I read a book yesterday.
Actually, I read a LOT of books, but it's been a while since I picked up an honest-to-goodness physical, dead-tree book. For the past couple of years, just about all the books I read are on my Kindle.
The Kindle has been immensely liberating for me, because I no longer have to wait up to 6 weeks for a book I've ordered via the internet to arrive, nor fight with Customs and/or the VAT folks after I've shlepped to the Post Office to pick it up. The British Council, which ran the only English-language lending library worth visiting, packed up all its Israeli branches a few years ago, which left the local literary giant, Steimatsky's, in firm control of the English book market. It charges very high prices for a very narrow range of books, mostly of the best seller or romance varieties. There are also a couple of second-hand book stores downtown, but my reading tastes are usually at odds with the stuff they offer. Further, adding ebooks to my Kindle avoids the shipping costs which can double the price of a book ordered from overseas.
My reading patterns have been affected by both the audiobook and the ebook. I look for good dramatic readings of stories in audio -- strict narratives, such as most nonfiction, I find boring in audio, even in the hands of the best readers [and most tend to read books without dialogue in a monotone, and often much too rapidly to absorb the material]. It is also difficult to go back to a portion that you particularly want to remember. But audio allows me to do other things, such as housework or handicrafts without visual interference. As time goes by, I find myself watching less and less TV. There's less worth watching, in spite of there now being so many channels I can't keep track of them all.
I tend to buy non-fiction for my Kindle. I'm a history buff anyway; always have been. But, over time, nonfiction "holds up" better than most fiction, I find. I can reread a history book where a single reading of a fictional work usually leaves me with such a good memory of it that rereading is superfluous [I've never understood how people can read certain favorite books umpteen times -- by the third time I'd read Lord of the Rings, I'd memorized large sections without meaning to] Besides, it may be a crass consideration, but when one has a limited budget, and reads fast, one wants more "bang for the buck". I confess I check the length of both an audiobook or a "normal" book because why pay a considerable sum for something that I'll finish fast?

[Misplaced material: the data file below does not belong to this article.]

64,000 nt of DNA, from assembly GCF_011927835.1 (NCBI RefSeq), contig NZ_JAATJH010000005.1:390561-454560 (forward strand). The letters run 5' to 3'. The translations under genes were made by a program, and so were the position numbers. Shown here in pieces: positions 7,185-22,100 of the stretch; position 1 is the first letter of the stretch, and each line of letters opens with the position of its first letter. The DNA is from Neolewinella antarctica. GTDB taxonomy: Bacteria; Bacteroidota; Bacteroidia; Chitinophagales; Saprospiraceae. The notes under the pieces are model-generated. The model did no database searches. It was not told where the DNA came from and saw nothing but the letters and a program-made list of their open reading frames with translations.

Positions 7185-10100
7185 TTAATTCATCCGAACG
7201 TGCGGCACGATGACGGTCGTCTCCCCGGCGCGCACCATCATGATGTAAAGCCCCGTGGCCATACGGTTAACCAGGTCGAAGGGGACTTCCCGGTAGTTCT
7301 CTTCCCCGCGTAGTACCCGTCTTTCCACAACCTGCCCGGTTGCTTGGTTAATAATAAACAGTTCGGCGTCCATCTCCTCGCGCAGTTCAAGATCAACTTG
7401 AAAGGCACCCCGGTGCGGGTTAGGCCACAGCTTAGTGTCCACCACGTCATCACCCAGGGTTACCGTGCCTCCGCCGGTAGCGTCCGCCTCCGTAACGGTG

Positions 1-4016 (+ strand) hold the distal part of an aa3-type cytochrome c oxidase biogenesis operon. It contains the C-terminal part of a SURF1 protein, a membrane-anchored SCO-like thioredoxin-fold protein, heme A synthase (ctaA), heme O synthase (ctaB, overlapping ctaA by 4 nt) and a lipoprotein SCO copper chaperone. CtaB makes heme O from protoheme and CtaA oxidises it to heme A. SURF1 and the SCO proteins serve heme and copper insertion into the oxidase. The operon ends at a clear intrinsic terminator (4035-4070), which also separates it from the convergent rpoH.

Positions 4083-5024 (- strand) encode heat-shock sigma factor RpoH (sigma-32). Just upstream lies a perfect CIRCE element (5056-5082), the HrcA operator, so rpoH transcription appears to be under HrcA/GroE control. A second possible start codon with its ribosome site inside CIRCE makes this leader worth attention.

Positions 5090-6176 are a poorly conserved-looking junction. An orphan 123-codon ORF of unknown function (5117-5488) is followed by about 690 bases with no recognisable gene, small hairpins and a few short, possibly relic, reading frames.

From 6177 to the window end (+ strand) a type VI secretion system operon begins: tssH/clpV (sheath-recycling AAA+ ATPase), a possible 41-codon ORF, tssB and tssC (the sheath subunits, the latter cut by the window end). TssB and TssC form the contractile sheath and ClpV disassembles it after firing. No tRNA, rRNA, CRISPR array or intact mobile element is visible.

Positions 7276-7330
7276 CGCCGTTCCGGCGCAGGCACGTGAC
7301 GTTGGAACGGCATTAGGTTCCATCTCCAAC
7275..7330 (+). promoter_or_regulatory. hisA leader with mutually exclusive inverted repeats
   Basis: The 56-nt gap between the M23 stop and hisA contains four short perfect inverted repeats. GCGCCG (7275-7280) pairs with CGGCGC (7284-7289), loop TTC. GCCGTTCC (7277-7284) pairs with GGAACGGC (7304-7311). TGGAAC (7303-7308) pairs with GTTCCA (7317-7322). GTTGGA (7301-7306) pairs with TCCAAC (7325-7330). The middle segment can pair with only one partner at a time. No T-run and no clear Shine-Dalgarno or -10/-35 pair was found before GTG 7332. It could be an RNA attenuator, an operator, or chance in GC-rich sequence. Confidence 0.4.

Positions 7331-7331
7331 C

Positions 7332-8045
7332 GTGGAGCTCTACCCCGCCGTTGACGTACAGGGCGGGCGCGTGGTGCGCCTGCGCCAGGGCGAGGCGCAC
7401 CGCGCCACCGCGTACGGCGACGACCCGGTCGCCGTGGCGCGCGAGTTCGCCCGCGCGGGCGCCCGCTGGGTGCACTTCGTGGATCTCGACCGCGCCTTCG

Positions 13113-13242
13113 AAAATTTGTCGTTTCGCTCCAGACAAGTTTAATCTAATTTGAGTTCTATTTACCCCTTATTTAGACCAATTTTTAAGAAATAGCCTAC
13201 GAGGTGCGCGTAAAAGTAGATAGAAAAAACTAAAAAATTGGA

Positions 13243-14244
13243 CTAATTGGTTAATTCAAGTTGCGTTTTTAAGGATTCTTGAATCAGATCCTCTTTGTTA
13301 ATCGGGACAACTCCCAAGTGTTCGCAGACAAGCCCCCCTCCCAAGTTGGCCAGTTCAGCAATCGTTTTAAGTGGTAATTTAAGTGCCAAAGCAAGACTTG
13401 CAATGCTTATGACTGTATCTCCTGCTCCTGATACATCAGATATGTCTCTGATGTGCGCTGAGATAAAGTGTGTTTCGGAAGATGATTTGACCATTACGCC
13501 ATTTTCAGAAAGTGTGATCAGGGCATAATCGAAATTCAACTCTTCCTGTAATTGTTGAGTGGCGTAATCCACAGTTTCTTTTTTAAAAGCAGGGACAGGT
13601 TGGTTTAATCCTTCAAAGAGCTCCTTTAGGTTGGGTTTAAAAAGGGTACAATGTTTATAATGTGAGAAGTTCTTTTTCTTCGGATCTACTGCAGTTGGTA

The first thing I noticed when I hefted the first volume of Jonathan Sumption's history of the 100 Years' War was how heavy it was [it was in trade paperback]. I'd forgotten that, and since I broke my wrist about 5 years ago, I feel the weight more. A Kindle, or an iPad, is light. The next "surprise" was when I realized I couldn't enlarge the typeface. I've been wearing glasses for over 20 years, but I used to pride myself on not minding small type [again, a thick book with small type contains more than a book of the same page length with big type, so longer to finish and savor. I've always been a "big book person"]. Then, I had to remember to use a bookmark. I had to turn on the porch lights, thereby making myself a prime target for everything flying and biting. There wasn't any search function to find a reference I suddenly wanted. Yeah, there was an index, but it wasn't as comprehensive as the Kindle search. How odd, I found myself thinking. And, at that point, I realized how much I'd changed because of the change in technology. Recently, I'd begun emptying my overstuffed bookshelves because either I'd decided a book would never be read again, or I had it in Kindle form. Gone are the days when I dithered for long minutes, prior to leaving the house for a doctor's visit, etc. trying to decide which book to take with me, or adding kilos to suitcases when going on vacation.
There are still books not available in ebook form that I have no choice but to read in their physical form, such as Vikram Seth's "A Suitable Boy". But the future has arrived, and I for one, am not sad to see it.
|Your Brain is Green|